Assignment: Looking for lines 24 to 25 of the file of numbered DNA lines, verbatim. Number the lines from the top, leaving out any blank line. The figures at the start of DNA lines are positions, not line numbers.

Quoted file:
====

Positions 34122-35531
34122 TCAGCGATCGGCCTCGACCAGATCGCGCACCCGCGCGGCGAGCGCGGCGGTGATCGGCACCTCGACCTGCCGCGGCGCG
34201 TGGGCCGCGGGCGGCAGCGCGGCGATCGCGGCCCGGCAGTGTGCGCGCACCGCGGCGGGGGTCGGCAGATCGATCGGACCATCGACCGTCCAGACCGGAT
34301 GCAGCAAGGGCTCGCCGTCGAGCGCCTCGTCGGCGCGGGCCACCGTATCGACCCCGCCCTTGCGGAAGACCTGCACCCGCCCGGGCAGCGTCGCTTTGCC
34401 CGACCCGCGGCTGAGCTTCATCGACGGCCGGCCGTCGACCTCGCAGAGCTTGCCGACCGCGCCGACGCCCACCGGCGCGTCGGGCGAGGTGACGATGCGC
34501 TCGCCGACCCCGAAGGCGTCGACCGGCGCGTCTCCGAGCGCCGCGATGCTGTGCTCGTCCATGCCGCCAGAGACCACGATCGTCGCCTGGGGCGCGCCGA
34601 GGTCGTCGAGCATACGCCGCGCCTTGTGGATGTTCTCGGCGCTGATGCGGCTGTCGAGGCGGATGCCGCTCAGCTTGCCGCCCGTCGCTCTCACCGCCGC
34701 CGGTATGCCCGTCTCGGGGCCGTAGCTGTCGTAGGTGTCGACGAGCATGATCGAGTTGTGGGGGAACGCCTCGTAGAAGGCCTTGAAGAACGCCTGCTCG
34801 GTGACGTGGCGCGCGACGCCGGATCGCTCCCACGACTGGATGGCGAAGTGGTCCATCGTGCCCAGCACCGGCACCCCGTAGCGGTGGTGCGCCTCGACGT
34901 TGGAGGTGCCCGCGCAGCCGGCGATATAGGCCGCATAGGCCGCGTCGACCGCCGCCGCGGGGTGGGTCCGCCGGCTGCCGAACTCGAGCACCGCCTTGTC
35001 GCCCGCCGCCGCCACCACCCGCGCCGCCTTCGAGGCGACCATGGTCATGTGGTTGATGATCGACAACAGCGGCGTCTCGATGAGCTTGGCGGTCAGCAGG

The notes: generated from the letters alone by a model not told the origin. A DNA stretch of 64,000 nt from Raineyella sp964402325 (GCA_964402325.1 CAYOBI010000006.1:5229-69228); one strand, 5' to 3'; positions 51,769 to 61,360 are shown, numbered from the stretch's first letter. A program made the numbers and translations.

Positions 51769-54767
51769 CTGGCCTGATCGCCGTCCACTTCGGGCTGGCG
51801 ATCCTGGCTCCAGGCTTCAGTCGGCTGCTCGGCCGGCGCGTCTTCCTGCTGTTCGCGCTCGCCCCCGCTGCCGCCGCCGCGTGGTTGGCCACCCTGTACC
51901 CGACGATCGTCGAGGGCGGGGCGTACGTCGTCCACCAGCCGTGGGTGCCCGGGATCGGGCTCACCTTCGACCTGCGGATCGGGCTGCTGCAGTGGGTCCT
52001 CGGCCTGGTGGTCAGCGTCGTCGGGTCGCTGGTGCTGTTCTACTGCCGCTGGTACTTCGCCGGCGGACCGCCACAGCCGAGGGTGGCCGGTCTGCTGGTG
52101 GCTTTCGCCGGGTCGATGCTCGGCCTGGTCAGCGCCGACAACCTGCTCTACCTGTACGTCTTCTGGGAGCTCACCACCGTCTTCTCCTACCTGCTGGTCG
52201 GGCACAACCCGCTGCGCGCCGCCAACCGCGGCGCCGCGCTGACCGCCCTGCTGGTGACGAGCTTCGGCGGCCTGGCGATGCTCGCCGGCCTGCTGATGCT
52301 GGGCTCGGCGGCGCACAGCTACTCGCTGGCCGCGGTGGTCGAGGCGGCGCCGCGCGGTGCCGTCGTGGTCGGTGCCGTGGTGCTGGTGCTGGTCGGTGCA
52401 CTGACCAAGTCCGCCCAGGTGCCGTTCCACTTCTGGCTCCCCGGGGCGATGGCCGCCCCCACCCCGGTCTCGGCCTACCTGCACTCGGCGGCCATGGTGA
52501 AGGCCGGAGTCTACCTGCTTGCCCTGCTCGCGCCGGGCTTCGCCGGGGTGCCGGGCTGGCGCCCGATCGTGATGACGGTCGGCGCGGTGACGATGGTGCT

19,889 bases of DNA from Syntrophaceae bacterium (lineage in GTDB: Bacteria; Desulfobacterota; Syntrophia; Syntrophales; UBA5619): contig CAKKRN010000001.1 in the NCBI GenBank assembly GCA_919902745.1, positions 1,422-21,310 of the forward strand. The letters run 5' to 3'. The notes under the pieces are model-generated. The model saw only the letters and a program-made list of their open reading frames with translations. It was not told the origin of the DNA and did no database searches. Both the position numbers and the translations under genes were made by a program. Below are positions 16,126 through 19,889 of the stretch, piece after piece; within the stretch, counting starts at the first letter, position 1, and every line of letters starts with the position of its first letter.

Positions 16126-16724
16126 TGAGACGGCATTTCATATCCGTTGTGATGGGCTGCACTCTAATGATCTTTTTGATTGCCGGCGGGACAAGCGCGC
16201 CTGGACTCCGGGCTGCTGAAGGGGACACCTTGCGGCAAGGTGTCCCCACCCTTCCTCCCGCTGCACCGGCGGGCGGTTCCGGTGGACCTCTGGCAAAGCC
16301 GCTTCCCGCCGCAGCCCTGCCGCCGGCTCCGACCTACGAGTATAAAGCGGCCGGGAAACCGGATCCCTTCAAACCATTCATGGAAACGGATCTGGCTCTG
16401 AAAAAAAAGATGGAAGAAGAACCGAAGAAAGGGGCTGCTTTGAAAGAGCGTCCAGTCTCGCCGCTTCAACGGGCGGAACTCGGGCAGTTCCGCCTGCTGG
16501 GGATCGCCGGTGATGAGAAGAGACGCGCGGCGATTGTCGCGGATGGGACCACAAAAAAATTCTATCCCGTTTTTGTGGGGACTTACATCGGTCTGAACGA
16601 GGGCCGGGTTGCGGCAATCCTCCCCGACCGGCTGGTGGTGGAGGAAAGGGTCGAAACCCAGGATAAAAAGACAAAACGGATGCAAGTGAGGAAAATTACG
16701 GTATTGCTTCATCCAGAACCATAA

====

Positions 16126-16724
16126 TGAGACGGCATTTCATATCCGTTGTGATGGGCTGCACTCTAATGATCTTTTTGATTGCCGGCGGGACAAGCGCGC